Captain Nesari didn't know it yet, but his ship had already crossed the point of no return—the storm's event horizon. Its fate was sealed as if it were light entering into a black hole.

Excerpted from The Vortex by Scott Carney and Jason Miklian. Copyright © 2022 by Scott Carney and Jason Miklian. Excerpted by permission of Ecco. All rights reserved. No part of this excerpt may be reproduced or reprinted without permission in writing from the publisher.

Membership Advantages
  • Reviews
  • "Beyond the Book" articles
  • Free books to read and review (US only)
  • Find books by time period, setting & theme
  • Read-alike suggestions by book and author
  • Book club discussions
  • and much more!
  • Just $45 for 12 months or $15 for 3 months.
  • More about membership!

Join BookBrowse

and discover exceptional books
for just $3.75 per month.

Find out more

Top Picks

  • Book Jacket: Moth
    by Melody Razak
    On August 15, 1947, India gained independence from the United Kingdom, and on that same day the ...
  • Book Jacket: All the Lonely People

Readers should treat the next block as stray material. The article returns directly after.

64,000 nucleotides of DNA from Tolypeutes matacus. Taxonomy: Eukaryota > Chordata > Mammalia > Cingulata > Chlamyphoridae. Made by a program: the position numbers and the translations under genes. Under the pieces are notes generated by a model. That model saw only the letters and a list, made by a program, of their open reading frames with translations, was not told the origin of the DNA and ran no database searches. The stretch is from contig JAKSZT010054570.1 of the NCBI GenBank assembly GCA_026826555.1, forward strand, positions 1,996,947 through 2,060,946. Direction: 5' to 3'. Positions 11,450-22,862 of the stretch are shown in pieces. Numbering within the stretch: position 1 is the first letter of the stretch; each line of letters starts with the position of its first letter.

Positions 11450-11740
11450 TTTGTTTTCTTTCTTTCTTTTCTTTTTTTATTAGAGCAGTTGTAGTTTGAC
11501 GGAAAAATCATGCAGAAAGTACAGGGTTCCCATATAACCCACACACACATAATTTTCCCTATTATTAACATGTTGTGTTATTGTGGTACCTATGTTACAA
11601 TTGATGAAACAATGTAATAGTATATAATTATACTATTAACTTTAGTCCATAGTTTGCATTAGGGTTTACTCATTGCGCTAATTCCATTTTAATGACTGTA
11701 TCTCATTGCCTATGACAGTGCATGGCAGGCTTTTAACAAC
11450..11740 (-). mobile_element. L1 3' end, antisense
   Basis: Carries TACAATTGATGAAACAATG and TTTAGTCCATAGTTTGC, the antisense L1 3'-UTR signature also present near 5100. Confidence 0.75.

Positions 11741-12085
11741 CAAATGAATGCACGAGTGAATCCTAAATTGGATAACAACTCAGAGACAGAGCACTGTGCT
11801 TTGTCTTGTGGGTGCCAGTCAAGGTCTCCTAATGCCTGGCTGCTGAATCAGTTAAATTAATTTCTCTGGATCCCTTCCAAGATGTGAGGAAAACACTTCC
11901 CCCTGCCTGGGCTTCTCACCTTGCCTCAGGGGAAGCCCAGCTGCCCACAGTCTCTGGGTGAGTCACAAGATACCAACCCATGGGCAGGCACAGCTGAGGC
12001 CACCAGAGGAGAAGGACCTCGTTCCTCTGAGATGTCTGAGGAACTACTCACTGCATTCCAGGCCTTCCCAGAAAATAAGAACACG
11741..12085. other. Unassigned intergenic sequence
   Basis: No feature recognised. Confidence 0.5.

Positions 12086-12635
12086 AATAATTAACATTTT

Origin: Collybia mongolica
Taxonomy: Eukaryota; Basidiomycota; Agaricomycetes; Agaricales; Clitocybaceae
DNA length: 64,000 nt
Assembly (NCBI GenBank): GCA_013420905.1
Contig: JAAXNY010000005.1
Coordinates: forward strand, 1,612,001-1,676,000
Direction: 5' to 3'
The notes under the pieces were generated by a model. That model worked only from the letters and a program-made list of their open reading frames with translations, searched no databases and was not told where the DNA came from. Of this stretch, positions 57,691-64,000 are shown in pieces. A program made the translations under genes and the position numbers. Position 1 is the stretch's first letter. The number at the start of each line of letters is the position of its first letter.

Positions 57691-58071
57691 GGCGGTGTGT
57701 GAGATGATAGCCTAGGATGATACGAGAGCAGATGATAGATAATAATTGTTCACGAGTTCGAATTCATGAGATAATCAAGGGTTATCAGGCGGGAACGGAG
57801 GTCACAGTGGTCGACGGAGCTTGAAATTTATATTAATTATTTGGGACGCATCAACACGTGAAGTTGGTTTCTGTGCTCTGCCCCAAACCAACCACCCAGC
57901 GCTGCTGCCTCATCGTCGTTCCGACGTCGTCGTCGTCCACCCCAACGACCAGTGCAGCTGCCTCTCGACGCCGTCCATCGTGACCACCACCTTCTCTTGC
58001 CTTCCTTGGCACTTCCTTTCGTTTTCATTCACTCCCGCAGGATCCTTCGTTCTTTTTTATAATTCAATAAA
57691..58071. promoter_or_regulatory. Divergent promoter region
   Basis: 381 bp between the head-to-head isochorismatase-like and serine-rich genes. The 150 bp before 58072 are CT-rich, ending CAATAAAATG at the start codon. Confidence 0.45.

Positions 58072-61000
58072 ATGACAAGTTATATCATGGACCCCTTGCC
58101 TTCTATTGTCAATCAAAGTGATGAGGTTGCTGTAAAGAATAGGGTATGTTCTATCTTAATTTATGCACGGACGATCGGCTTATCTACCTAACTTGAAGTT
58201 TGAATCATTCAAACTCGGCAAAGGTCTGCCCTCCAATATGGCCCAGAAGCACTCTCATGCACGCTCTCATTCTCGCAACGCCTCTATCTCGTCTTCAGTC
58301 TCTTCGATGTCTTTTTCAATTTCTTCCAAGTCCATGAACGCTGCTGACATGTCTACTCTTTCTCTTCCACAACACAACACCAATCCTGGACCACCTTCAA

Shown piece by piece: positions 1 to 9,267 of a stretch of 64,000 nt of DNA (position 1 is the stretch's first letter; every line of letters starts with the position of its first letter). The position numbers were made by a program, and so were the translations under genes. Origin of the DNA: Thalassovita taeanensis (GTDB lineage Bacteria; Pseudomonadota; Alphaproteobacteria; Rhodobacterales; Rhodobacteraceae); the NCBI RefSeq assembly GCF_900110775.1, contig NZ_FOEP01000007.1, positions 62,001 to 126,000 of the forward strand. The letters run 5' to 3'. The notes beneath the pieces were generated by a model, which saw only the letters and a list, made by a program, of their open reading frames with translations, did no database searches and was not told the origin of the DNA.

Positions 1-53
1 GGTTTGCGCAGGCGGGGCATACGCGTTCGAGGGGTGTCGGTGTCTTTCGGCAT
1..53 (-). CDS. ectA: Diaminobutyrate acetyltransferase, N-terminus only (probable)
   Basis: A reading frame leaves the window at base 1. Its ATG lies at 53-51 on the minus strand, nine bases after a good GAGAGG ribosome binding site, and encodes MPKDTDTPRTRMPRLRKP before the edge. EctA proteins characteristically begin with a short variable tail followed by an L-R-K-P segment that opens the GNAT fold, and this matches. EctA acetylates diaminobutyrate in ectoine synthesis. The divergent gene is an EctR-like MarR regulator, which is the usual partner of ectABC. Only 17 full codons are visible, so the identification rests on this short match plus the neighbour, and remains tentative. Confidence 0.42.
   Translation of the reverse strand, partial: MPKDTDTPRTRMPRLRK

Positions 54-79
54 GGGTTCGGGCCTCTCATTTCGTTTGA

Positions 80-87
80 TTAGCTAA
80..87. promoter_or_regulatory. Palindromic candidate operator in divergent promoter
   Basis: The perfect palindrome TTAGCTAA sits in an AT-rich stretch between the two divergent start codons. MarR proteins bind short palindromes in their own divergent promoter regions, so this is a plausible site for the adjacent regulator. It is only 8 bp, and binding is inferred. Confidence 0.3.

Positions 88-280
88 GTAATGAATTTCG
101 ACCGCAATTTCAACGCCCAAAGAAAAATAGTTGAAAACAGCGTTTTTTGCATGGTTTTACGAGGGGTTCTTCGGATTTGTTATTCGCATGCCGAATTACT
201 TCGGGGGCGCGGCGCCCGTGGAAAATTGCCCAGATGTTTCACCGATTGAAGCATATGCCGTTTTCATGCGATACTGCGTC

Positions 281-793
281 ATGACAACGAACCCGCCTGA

All the Lonely People
    by Mike Gayle
    Mike Gayle's charming novel All the Lonely People introduces us to Hubert Bird, an 82-year-old ...
  • Book Jacket: Perish
    by LaToya Watkins
    It's a commonly cited fact that many perpetrators of sexual abuse, particularly men, are victims of ...
  • Book Jacket: Afterlives
    by Abdulrazak Gurnah
    Afterlives, from Nobel Prize winner Abdulrazak Gurnah, begins in late 19th century East Africa in ...

Book Club Discussion

Book Jacket
The Ways We Hide
by Kristina McMorris
From the bestselling author of Sold On A Monday, a sweeping tale of an illusionist recruited by British intelligence in World War II.

Members Recommend

  • Book Jacket

    The Family Izquierdo
    by Rubén Degollado

    A masterful debut that weaves together the lives of three generations of a Mexican American family bound by love, and a curse.

  • Book Jacket

    Natural History
    by Andrea Barrett

    A masterful new collection of interconnected stories, from the renowned National Book Award–winning author.

Who Said...

There is no science without fancy and no art without fact

Click Here to find out who said this, as well as discovering other famous literary quotes!


Solve this clue:

Y Can't G H A

and be entered to win..

Your guide toexceptional          books

BookBrowse seeks out and recommends the best in contemporary fiction and nonfiction—books that not only engage and entertain but also deepen our understanding of ourselves and the world around us.